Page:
CTA brings back new rail cars

May 7, 2012 4:55:08 AM PDT
A new fleet of rail cars is back in service on the CTA Monday morning.

They started rolling from the Pink Line station at Lake and Clinton.

The Chicago Transit Authority re-introduced the new 5000 Series rail cars by Bombardier after a two-month absence following the finding of defective parts in the wheel assemblies. Those parts have been removed.

The cars with more aisle-facing seats fit more riders, strollers and bikes, and they have cameras and technology to make them more energy efficient and quieter.

"We will put them back in slowly. Two trains will be today and two a week for the foreseeable future, and soon we will have the full Pink Line outfitted with new 5000 Series rail cars," said Peter Ousley, CTA chief transit operations officer.

After the Pink Line, the Green Line will see the new train cars, but eventually in the next couple of years, there will be 700 of the new cars all over the city and on most of the CTA lines.

The CTA originally ordered 706 of the cars, which have wider aisles; a smoother, quieter ride; electronic signs; and surveillance cameras. But after the first 40 arrived, CTA engineers found flaws on the train cars' underbelly: steel parts made by a supplier in China that the transit agency says simply wouldn't hold the weight of the trains over the long haul. That, they say, could lead to the possibility of a derailment.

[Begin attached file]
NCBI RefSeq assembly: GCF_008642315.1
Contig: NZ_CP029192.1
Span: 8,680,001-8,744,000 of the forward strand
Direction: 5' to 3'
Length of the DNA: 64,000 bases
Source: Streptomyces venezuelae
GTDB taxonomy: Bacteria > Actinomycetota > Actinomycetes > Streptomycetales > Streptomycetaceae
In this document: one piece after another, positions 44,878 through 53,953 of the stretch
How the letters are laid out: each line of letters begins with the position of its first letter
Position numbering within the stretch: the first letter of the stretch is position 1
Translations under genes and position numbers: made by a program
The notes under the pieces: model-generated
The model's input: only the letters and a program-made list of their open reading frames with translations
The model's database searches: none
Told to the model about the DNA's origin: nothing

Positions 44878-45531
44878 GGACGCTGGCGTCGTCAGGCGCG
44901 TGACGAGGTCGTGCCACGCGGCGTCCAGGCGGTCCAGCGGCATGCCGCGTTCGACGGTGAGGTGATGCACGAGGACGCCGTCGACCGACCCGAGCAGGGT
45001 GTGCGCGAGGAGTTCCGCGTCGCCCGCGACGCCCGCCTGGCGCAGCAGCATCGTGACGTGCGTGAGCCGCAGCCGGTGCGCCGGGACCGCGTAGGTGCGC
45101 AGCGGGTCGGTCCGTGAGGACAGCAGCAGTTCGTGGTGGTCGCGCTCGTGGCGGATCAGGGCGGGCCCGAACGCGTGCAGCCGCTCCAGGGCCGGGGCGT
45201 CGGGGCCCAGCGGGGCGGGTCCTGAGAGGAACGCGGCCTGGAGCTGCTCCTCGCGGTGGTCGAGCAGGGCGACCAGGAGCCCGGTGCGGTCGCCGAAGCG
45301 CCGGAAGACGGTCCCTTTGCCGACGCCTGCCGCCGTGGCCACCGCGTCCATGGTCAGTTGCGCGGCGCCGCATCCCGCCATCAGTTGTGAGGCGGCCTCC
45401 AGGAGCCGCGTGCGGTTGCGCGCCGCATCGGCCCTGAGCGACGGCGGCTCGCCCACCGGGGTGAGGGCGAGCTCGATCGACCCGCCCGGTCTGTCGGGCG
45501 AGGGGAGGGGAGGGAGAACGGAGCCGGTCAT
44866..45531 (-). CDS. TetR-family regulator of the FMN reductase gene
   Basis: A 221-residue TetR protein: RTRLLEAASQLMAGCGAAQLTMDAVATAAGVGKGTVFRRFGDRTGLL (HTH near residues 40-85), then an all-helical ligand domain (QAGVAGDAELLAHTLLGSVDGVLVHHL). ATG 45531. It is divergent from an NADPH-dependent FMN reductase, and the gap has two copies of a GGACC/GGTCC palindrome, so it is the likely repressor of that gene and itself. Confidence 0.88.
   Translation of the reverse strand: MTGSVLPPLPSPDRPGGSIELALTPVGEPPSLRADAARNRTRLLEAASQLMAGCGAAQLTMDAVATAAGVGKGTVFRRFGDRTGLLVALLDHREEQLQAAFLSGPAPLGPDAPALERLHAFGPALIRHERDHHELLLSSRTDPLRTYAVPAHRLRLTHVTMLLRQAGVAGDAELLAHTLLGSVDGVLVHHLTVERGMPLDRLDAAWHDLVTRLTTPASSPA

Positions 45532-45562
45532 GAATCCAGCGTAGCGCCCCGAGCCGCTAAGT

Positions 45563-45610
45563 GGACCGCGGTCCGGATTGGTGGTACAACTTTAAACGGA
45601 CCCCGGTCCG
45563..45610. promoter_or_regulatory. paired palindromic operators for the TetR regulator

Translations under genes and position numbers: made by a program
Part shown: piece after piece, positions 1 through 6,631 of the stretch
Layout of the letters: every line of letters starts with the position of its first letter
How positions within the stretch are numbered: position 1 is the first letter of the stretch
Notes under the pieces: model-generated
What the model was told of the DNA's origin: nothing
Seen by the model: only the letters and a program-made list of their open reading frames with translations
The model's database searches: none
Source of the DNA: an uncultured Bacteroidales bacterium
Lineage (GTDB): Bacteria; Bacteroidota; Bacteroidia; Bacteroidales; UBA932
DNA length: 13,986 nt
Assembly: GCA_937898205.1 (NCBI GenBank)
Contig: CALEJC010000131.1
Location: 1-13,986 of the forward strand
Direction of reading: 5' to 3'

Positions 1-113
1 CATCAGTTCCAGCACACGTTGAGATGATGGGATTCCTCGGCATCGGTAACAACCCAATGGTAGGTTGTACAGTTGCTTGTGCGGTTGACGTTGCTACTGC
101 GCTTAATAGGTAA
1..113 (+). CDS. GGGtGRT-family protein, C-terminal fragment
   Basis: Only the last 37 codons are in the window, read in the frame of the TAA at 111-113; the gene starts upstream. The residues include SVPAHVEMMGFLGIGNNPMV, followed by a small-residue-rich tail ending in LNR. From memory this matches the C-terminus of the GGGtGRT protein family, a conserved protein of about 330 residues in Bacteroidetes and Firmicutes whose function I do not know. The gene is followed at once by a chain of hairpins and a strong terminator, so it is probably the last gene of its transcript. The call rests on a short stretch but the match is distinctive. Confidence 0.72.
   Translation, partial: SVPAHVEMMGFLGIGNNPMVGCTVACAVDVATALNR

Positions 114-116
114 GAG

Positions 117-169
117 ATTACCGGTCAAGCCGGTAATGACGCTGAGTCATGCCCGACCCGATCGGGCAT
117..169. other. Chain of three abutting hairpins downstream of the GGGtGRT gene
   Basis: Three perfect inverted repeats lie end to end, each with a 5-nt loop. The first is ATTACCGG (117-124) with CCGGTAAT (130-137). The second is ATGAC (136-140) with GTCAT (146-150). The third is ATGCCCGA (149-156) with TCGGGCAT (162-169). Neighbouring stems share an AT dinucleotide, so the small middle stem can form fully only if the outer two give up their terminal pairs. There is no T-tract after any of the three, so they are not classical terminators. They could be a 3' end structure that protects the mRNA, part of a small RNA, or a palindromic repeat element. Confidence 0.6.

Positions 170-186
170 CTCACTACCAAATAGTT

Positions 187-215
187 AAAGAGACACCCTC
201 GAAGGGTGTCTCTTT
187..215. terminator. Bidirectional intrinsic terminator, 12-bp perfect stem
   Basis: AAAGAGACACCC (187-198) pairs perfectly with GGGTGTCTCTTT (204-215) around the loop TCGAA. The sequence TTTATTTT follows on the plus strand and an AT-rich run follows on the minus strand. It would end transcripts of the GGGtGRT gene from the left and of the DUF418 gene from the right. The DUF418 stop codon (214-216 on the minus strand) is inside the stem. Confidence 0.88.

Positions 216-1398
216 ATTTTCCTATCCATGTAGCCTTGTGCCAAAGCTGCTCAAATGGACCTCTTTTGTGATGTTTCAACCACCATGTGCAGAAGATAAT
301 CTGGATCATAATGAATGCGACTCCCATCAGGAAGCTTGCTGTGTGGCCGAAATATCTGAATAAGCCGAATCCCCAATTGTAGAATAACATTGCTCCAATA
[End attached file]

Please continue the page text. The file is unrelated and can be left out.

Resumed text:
"There was no imminent danger here. Our top rail engineers looked at this and the chances of this being a serious safety issue were extremely remote," CTA President Forrest Claypool said.

But the problem was serious enough that the train cars were taken out of service, and their manufacturer agreed to pick up the tab to fix them.

"China, Inc." author and Chicagoan Ted Fishman says companies that eagerly turn to China for material and production need to be just as aggressive in their quality control.

"Look, Bombardier also makes aircraft. It's terrifying to think they're not up to the quality control needed for advance transportation. The steel they used on a train car may also be used on a plane," Fishman said.

A spokesperson for train-maker Bombardier said problems with the steel parts from China weren't detected sooner because they were not apparent to the naked eye. She says it was only confirmed after the train car components were taken apart and X-rayed. Bombardier is no longer using that specific Chinese manufacturer.


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